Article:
TOWNSEND — At the end of this week, there will be a new top law enforcement officer in Broadwater County.
Broadwater County Sheriff Wynn Meehan is retiring, after seven years in the job. He’ll be replaced by current sheriff’s office Capt. Nick Rauser, who was elected in November.
Meehan is already in the process of moving out of his office. He believes he’s leaving his department in good shape.
“At the end of the day, the agency, the office of the sheriff, it doesn't stop,” he said. “It doesn't matter who the sheriff is – when that one walks out, the new one jumps in and they take off from there. They're not going to miss a beat.”
Rauser, who supervises the county detention center and assists deputies in other roles, is set to be sworn in Friday at 9 a.m.
“It's just been a humbling experience knowing that the place I grew up, I have so many people that support me,” he said. “I'm looking forward to it. I'm a little nervous, but I think it's a good nervous. A lot of respect for the position and what it all entails.”
Meehan has spent 26 years in law enforcement, including 22 with the Broadwater County Sheriff’s Office. He was appointed sheriff in December 2015 after his predecessor Brenda Ludwig retired.
In seven full years as sheriff, Meehan faced the challenges of law enforcement in one of Montana’s fastest-growing counties, including a spike in emergency calls, large wildfires and evacuations, and budget challenges that led to a successful campaign for a public safety levy.
“We've kind of plateaued in our number of calls for service, but the aspect of that is our patrol staff is busy doing investigations, unlike five years ago or four years ago, when they had more free time to be more proactive,” he said. “They've kind of gotten in a reactive stage of just trying to process all the cases that are coming through.”
Meehan has also had to deal with three employees’ deaths – including Deputy Mason Moore, who was shot and killed in the line of duty in May 2017.
“When you start looking at these things, they do consume your time, they consume who you are,” he said. “I focused a lot of energy on making sure that my staff and their families and the family of Mason was taken care of the best we could. Unfortunately, I neglected my own, and that was a hard pill to swallow that at the end of that. I looked at everybody else and wanted to take care of them, and not myself and the ones that are dear to me. So learning lessons – it's been a tough road, but we've gotten there.”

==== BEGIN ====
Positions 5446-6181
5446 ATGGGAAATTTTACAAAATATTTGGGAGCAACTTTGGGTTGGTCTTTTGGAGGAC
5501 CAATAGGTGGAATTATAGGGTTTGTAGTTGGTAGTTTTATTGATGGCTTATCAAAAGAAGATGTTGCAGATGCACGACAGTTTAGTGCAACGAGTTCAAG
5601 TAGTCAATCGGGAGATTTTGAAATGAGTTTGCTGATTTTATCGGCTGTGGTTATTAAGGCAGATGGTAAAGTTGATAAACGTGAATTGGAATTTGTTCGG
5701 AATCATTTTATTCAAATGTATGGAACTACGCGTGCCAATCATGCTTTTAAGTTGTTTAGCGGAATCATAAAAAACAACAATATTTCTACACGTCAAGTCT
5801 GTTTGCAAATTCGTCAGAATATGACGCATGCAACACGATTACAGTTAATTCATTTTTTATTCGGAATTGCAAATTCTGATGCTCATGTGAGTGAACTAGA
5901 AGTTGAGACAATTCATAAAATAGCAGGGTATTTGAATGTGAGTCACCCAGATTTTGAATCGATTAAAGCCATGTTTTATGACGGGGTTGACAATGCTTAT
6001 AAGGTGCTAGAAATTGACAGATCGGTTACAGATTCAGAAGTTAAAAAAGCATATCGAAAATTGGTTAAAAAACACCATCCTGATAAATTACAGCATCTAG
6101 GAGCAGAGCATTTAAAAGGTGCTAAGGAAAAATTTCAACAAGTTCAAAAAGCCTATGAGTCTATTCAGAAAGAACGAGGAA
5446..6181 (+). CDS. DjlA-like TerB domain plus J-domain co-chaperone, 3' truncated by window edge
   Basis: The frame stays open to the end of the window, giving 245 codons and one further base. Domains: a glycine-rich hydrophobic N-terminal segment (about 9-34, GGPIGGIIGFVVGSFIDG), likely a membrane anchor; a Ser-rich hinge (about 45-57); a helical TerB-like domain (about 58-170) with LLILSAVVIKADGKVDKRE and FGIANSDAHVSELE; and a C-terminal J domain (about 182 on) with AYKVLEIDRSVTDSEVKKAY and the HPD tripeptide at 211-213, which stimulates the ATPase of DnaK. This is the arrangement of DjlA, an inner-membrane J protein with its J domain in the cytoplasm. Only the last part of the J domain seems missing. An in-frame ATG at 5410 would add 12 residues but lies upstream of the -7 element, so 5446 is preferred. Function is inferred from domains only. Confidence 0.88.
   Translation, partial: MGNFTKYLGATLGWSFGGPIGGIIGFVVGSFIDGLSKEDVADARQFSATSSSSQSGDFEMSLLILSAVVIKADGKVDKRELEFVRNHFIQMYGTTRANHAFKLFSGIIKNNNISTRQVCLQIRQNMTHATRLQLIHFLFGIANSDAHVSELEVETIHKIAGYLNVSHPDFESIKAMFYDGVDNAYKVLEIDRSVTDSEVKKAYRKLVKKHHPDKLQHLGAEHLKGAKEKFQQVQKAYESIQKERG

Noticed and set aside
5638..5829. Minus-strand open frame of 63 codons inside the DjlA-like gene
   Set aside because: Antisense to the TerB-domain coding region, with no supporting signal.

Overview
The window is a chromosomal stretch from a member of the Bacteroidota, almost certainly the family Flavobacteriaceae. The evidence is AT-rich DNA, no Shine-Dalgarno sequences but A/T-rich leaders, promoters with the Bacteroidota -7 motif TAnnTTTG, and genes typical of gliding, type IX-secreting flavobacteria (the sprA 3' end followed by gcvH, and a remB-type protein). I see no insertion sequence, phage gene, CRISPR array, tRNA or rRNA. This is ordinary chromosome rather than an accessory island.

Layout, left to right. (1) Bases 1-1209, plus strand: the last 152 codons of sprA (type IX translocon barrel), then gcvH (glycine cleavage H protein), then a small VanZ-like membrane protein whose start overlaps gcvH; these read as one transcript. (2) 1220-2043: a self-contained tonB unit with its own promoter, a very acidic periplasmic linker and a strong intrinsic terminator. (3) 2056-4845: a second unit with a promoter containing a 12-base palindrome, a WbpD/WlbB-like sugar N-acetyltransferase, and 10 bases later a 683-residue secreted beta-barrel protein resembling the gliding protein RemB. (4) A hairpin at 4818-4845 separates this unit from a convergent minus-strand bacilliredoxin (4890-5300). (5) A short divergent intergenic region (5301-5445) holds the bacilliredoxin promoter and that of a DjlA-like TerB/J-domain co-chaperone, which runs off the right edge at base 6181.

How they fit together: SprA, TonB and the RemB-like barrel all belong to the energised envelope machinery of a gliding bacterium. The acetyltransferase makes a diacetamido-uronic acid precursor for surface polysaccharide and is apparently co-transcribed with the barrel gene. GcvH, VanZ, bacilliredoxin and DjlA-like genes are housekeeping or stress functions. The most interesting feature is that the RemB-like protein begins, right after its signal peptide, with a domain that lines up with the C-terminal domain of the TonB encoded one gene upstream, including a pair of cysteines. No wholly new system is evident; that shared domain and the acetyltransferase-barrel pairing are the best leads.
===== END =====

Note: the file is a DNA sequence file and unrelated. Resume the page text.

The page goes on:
Rauser has spent 14 years in law enforcement, with about six of those at BCSO, first as a detention officer and later as a deputy. He said he wants to continue the work Meehan started, and he anticipates most changes will be small and the public may not notice.
Rauser said one of his main challenges will be recruiting and retaining good employees.
“The last couple of years, we've gone out and gotten raises for all the deputies, and I'm still not seeing a lot of applicants,” he said. “People just don't want to put up with what we deal with on a daily basis. It takes a special person to do that.”
He’s also promising to continue looking at ways to support services in the fast-growing northern and southern ends of Broadwater County.
“I want to keep my focus on that to make sure that the whole county is getting the same service,” he said.
Meehan said he’s been thinking about moving on from the sheriff’s role for a while, but wanted to remain through the end of his term to give his successor time to ask questions and learn. When he steps out of the office at the end of the week, it will be a big shift in his lifestyle. He’s taken a job with Watson Irrigation in Townsend.
“It’s a good way for me to sort of transition out – learn how to be somebody that I'm not familiar with, because I always had a title,” he said. “And so it'll be interesting to just be Wynn Meehan.”
Broadwater County isn’t the only place this type of transition is taking place. According to Nanette Gilbertson, executive director of the Montana Sheriffs and Peace Officers Association, new sheriffs are taking over in 16 counties across the state after this year's elections.